The increase in the number of people who are overweight, coupled with the high cases of obesity has led to the rise of a market segment that comprises health-conscious customers. McDonald’s has made significant adjustments to its menu to target this group of clients. The company has reduced the amount of sugar, fat, and salt in its burgers as a way to demonstrate its commitment to serving healthy meals (Crawford et al. 2015). Moreover, the company’s “Happy Meal” promotion includes juice, milk, and water as alternative drinks. McDonald’s participates in campaigns aimed at curbing childhood obesity to affirm its dedication to promoting healthy eating.

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Initially, McDonald’s main target market comprised families. The company used promotional campaigns that focused on children. Today, the firm targets millennials who form the highest percentage of the population (Ghobadian and O’Regan, 2014). McDonald’s has changed the design of the majority of its outlets to attract millennials. Moreover, most of its advertising campaigns are intended for the youths. Ghobadian and O’Regan (2014) aver that the company has introduced a variety of spicy meals to target young adults. McDonald’s appreciates that most millennials have low disposable income. Hence, the company makes an effort to sell inexpensive meals to attract more customers. Many youths go to restaurants to meet with friends and enjoy free internet. McDonald’s has installed free WIFI in most of its restaurants to attract youths. Apart from millennials, McDonald’s targets a group of clients that is made up of breakfast lovers (Ghobadian and O’Regan, 2014). The company’s management believes that customers are at liberty to take their breakfast at any time. Thus, its menu includes an all-day breakfast for customers who would like to have the meals at any time.

Stiff competition and changes in consumer buying behavior have led to McDonald’s shifting from product-based to value-oriented positioning. The company appreciates that most customers purchase products according to their value. Consequently, it positions itself as a company that is committed to making sure that customers get value for their money (Ghobadian and O’Regan, 2014). McDonald’s has a lot of healthy meals on its menu to promote healthy eating. Moreover, it has invested in technology to enhance service delivery.

Tesla Motors

Tesla Motors has split its market into different units based on geographic, demographic, and psychographic factors. The segmentation enables the company to understand the common and unique needs of customers in a given market. Tesla uses the price of gas to identify the regions to target. According to Lee and Jay (2015), the price of crude oil varies across the continents. The company targets clients from countries where crude oil is expensive (Lee and Jay, 2015). For instance, the company targets most European countries due to the high cost of crude oil and environmentally friendly policies. Tesla’s cars are expensive and therefore, only individuals with high income can buy them. The company has developed different car models for various market segments. The Roadster S is sold to male clients aged 30 and above and with high disposable income. Lee and Jay (2015) argue that Tesla conducts market studies to determine consumers’ opinions regarding the cars that they drive. It enables the company to classify customers according to their interests. For instance, the company has a market segment that constitutes customers who desire to reduce travel costs and conserve the environment.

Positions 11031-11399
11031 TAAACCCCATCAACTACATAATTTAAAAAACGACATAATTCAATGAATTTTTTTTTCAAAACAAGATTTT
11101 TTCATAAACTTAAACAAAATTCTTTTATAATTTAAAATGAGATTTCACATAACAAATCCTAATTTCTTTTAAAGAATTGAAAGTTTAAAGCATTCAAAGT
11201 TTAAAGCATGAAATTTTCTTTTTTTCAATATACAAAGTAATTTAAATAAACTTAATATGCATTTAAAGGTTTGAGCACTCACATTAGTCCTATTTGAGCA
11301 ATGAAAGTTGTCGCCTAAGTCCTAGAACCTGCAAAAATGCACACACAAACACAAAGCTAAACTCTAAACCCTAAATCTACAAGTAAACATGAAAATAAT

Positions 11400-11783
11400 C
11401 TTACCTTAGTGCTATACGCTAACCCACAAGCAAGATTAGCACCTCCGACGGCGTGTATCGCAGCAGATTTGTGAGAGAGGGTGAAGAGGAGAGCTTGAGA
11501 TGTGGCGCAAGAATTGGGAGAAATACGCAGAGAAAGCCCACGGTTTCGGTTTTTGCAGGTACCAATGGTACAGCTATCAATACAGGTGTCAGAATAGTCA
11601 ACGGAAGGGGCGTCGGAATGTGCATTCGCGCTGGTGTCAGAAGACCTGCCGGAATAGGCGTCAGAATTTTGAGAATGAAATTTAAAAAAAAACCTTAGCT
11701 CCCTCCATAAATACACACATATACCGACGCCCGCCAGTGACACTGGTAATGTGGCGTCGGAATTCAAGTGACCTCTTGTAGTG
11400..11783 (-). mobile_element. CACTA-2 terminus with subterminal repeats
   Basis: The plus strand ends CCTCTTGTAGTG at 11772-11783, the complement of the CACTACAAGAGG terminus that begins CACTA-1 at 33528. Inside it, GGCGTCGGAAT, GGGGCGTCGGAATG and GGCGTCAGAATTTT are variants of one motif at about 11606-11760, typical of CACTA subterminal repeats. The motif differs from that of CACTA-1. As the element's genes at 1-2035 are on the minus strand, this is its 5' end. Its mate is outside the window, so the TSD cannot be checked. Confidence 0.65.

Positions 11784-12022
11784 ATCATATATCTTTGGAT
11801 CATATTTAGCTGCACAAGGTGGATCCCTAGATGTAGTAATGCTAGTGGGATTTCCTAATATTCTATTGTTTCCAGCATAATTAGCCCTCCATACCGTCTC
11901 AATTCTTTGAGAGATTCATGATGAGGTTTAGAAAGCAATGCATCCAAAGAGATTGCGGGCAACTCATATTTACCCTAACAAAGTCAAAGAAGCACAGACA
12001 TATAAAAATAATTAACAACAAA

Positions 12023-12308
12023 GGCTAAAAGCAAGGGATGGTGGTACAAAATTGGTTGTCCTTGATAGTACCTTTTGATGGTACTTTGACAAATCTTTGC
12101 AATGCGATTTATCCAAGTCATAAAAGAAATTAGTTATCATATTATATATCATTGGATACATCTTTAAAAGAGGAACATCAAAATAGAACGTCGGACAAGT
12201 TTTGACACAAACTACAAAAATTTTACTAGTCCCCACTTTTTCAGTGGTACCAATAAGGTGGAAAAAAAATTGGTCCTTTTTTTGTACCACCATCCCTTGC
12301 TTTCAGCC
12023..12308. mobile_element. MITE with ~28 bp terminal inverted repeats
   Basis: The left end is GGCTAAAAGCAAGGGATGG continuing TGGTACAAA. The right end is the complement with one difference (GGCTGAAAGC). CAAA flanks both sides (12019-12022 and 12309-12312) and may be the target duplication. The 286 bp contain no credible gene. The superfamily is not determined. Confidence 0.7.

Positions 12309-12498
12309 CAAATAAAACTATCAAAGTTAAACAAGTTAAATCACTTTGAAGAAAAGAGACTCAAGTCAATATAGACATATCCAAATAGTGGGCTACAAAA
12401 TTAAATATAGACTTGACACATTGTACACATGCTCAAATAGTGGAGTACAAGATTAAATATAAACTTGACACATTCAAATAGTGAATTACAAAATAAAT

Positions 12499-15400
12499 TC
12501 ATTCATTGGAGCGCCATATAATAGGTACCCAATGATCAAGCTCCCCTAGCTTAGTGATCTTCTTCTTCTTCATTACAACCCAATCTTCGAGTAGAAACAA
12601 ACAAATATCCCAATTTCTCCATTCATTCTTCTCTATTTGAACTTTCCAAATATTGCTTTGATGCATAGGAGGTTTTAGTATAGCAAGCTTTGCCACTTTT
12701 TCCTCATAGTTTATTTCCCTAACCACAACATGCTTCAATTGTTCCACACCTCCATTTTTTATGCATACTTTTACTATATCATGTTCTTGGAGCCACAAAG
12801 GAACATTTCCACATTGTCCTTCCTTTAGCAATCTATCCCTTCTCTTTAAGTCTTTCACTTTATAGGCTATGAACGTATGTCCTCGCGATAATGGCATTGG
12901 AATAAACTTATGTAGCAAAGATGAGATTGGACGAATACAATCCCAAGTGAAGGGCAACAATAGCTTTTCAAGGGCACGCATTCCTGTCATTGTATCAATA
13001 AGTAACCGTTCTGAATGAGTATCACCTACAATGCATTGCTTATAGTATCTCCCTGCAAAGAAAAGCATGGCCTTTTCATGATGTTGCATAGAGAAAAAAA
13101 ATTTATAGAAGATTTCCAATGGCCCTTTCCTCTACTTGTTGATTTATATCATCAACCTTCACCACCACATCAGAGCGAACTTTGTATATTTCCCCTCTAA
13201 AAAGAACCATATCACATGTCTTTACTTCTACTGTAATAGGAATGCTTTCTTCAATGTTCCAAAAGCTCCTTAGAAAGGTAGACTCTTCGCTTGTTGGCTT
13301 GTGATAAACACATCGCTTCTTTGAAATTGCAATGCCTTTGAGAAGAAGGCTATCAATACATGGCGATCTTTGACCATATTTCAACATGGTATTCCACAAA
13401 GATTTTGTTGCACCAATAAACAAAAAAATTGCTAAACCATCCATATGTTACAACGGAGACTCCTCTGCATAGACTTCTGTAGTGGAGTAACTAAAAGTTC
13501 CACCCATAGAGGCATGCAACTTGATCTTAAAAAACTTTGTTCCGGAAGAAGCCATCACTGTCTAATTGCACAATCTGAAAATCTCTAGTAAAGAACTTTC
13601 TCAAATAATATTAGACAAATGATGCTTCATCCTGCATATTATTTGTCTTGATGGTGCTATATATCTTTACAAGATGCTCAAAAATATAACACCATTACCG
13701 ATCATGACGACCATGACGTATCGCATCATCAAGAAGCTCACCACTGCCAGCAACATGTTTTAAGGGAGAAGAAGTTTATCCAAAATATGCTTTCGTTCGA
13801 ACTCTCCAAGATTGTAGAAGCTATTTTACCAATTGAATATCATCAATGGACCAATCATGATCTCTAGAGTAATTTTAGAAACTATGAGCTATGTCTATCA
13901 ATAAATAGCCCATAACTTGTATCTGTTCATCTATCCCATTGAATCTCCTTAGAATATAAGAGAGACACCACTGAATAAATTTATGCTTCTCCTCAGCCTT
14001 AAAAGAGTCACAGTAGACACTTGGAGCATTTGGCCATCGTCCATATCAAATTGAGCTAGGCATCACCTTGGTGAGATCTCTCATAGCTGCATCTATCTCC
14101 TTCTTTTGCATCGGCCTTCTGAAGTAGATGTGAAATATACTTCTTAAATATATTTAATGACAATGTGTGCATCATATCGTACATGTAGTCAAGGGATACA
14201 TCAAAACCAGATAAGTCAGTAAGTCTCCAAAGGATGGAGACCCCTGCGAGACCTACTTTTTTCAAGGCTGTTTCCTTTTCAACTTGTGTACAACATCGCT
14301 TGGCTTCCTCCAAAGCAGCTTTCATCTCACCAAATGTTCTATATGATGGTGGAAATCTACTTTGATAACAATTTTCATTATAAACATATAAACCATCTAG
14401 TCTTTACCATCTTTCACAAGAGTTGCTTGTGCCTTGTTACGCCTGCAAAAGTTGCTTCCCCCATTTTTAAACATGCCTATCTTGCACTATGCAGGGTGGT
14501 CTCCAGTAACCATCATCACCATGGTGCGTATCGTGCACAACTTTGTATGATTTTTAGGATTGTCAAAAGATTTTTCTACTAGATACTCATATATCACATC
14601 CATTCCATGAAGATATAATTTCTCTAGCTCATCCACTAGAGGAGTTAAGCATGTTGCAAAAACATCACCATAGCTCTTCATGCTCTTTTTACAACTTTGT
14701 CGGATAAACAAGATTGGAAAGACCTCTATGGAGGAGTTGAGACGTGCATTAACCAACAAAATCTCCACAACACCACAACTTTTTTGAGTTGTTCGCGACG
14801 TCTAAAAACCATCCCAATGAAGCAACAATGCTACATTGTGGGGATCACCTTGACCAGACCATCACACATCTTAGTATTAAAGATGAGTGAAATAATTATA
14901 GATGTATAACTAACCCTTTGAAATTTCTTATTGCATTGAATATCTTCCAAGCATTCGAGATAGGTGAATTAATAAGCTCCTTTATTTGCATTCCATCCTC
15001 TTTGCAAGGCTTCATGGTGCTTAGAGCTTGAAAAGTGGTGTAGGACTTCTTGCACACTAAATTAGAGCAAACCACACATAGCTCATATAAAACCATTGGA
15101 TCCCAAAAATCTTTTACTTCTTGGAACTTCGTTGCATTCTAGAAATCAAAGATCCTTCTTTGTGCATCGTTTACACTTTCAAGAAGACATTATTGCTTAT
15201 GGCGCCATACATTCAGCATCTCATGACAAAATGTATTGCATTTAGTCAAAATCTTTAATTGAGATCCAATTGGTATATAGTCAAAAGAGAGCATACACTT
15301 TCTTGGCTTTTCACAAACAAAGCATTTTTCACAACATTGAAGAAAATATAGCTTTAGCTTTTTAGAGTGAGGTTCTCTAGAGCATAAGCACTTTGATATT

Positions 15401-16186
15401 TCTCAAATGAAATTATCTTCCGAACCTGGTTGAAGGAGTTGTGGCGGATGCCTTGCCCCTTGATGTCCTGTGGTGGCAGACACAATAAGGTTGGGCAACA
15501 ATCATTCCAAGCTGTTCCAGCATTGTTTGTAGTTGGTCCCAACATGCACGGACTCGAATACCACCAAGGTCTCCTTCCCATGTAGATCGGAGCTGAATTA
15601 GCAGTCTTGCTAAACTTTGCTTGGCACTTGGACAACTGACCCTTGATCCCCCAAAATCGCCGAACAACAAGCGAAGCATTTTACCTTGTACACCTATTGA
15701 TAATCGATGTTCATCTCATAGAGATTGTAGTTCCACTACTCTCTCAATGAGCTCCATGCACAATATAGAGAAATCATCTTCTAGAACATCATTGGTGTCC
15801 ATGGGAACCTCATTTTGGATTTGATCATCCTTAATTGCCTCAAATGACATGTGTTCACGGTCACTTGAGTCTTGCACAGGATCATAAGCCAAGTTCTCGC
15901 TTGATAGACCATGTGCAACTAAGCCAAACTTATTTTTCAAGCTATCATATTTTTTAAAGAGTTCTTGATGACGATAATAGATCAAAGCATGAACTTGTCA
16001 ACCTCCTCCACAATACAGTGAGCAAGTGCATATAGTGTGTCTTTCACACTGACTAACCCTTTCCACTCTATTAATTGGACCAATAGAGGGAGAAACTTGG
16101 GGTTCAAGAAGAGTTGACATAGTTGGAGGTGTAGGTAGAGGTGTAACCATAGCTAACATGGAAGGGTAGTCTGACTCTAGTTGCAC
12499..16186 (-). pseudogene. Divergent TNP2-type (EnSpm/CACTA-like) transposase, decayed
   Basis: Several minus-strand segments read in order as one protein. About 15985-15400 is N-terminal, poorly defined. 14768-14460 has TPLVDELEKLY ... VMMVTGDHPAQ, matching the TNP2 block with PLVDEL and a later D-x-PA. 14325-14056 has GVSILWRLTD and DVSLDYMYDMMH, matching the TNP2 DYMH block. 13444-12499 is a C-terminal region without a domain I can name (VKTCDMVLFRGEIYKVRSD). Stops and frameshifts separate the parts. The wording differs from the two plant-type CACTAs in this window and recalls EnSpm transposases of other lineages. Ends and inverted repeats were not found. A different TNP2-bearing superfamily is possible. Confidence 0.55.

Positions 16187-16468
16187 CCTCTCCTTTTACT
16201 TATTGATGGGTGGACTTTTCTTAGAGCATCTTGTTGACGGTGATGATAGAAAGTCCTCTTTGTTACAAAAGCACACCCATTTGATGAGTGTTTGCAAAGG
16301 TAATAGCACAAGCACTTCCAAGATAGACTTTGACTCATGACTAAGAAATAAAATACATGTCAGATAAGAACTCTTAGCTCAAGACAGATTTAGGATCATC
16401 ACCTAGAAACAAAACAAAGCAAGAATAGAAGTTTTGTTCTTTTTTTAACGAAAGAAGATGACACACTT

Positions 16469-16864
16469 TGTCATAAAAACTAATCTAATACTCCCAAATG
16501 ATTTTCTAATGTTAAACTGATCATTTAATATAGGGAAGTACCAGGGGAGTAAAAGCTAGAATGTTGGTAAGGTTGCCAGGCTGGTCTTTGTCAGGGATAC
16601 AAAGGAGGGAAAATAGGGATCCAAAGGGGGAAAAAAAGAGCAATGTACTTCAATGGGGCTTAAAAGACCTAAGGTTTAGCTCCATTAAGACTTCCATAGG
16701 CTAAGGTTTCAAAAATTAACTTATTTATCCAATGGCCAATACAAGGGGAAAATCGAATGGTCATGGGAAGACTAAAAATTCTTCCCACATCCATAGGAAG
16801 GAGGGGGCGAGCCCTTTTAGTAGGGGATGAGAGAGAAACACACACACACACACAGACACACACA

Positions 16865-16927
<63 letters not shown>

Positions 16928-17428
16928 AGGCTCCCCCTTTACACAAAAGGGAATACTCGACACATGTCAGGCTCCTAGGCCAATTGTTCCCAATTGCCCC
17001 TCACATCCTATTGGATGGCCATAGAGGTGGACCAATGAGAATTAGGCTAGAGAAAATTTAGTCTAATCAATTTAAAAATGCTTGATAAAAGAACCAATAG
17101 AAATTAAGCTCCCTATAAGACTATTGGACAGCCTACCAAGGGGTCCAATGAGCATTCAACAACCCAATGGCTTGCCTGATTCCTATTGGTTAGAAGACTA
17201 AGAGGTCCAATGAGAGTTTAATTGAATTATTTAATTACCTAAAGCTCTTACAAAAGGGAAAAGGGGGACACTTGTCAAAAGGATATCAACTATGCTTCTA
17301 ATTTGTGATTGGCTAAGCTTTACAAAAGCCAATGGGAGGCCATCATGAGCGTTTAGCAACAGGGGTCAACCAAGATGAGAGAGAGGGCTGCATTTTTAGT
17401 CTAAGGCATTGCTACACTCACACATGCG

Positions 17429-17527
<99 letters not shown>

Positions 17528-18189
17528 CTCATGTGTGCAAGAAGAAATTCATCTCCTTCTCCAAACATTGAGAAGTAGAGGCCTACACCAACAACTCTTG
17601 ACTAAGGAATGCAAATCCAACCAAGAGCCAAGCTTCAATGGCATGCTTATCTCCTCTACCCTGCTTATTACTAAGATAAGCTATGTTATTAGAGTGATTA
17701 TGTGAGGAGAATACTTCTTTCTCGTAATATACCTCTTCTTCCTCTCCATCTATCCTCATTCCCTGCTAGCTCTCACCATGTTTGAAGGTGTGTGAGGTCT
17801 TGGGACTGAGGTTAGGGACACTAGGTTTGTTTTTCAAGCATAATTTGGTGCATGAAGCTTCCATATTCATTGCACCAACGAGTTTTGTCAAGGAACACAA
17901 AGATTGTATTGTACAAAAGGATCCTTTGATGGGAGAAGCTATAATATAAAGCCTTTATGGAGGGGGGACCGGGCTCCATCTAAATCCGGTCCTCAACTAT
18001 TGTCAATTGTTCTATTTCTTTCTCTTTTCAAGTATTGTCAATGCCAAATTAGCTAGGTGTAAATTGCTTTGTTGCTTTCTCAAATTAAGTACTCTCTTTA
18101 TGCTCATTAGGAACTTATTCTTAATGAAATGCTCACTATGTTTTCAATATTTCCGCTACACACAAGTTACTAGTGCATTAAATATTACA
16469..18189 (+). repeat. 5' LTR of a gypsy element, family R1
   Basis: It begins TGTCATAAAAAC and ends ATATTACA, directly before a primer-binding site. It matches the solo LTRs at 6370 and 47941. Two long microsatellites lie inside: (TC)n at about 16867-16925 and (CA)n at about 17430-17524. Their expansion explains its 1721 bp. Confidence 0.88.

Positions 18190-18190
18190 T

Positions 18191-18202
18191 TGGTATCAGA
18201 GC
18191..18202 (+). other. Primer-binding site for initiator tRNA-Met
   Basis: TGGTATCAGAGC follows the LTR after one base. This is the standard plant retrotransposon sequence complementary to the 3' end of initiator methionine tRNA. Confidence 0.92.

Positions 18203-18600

Tesla joined the automobile industry as a company that focused on the development of high-end cars. Initially, the company targeted clients with high disposable income who needed to purchase lavish and environmentally friendly cars (Stringham et al., 2015). The company’s vehicles were equipped with modern technology, enabling them to offer clients the most needed convenience. Later, Tesla realized that it could not expand its market coverage by targeting rich clients only. Thus, it started to develop different models of vehicles to cater to the needs of diverse customers. Today, the company has eco-friendly cars for middle-income earners. The company sells Model 3, which is affordable to middle-class customers who are environmental-conscious.